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Verizon to Start Testing 'Toll-Free' Data in Coming Days

So-called sponsored data plans have the potential for cutting customers' bills, but have drawn ire from some Net Neutrality advocates.


Verizon plans in the next few days to start testing so-called sponsored data, the equivalent of toll-free calling for the Internet age.

“The capabilities we’ve built allow us to break down any byte that is carried across our network and have all or a portion of that sponsored,” Verizon Executive VP Marni Walden said during a wide-ranging interview this week.

Sponsored data, as the name implies, allows consumers to access certain content without having to eat into their own data plans. Instead, a third party pays for it.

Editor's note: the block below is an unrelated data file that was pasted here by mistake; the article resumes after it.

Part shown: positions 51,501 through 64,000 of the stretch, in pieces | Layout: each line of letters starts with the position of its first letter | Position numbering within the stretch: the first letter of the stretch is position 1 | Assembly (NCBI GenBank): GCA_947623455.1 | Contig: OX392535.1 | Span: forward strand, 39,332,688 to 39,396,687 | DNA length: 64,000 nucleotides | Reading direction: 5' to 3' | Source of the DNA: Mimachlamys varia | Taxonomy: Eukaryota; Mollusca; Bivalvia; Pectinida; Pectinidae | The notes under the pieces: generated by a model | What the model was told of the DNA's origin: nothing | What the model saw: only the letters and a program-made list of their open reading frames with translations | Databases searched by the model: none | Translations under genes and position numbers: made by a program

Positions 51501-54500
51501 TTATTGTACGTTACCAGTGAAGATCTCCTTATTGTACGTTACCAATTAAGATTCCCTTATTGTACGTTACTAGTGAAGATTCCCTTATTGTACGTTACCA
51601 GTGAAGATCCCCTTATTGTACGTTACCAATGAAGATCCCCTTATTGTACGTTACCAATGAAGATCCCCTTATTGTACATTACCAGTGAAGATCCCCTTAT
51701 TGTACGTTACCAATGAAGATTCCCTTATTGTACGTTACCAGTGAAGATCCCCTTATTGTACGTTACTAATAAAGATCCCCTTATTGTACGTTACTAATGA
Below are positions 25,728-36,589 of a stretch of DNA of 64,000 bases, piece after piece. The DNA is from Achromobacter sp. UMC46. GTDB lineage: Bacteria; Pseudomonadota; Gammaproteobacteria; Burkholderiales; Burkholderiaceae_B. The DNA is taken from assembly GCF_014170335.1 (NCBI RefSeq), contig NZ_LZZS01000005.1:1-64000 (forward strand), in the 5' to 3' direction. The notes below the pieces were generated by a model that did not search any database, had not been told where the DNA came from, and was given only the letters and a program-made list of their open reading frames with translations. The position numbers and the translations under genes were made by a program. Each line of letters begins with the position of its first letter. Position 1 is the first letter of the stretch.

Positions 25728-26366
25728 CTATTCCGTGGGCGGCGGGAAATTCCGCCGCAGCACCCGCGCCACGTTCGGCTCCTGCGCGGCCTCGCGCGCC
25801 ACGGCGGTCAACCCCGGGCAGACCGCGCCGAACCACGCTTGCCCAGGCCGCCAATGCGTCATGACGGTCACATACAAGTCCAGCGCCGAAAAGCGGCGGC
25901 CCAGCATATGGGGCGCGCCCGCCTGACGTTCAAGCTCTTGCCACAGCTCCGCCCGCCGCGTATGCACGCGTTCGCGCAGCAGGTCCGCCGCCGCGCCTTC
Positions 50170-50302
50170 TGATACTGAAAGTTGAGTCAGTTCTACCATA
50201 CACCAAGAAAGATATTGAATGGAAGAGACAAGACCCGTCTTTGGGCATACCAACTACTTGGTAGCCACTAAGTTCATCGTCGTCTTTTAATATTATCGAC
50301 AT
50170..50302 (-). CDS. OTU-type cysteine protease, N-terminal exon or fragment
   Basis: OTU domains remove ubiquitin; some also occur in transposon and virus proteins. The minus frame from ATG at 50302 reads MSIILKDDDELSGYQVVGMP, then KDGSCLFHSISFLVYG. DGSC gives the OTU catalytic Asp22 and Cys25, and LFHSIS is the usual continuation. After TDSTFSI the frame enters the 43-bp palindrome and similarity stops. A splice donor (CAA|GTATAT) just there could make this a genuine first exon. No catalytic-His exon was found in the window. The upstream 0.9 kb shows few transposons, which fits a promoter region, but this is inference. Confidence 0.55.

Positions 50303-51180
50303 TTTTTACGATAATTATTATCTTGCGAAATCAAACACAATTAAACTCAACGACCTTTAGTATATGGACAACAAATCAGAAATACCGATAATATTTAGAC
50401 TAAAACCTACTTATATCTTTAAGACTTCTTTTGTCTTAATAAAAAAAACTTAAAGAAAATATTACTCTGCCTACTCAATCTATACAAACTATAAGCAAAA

Verizon is working with just a few partners in the testing phase, but said next year this feature will be available to all comers at an affordable rate.

“We’ll be out in a larger commercial way in the first quarter of 2016,” Walden said.

AT&T has been working on a similar product for a couple years now, but it remains in limited testing. In October, AT&T “data perks” program in which customers can get up to 1GB of additional data added to their account by viewing offers or signing up for various trials.

Toll-free calling has been around for decades, so why not do the same for data? While some see sponsored data as a proverbial win-win for companies and customers, others say it interferes with the notion of a level playing field as bigger companies will be able to afford to pick up the tab for data use while smaller ones will not.

AT&T has also maintained that this is a billing issue, not a matter of prioritizing traffic for one service over another, which it says is the crux of net neutrality.

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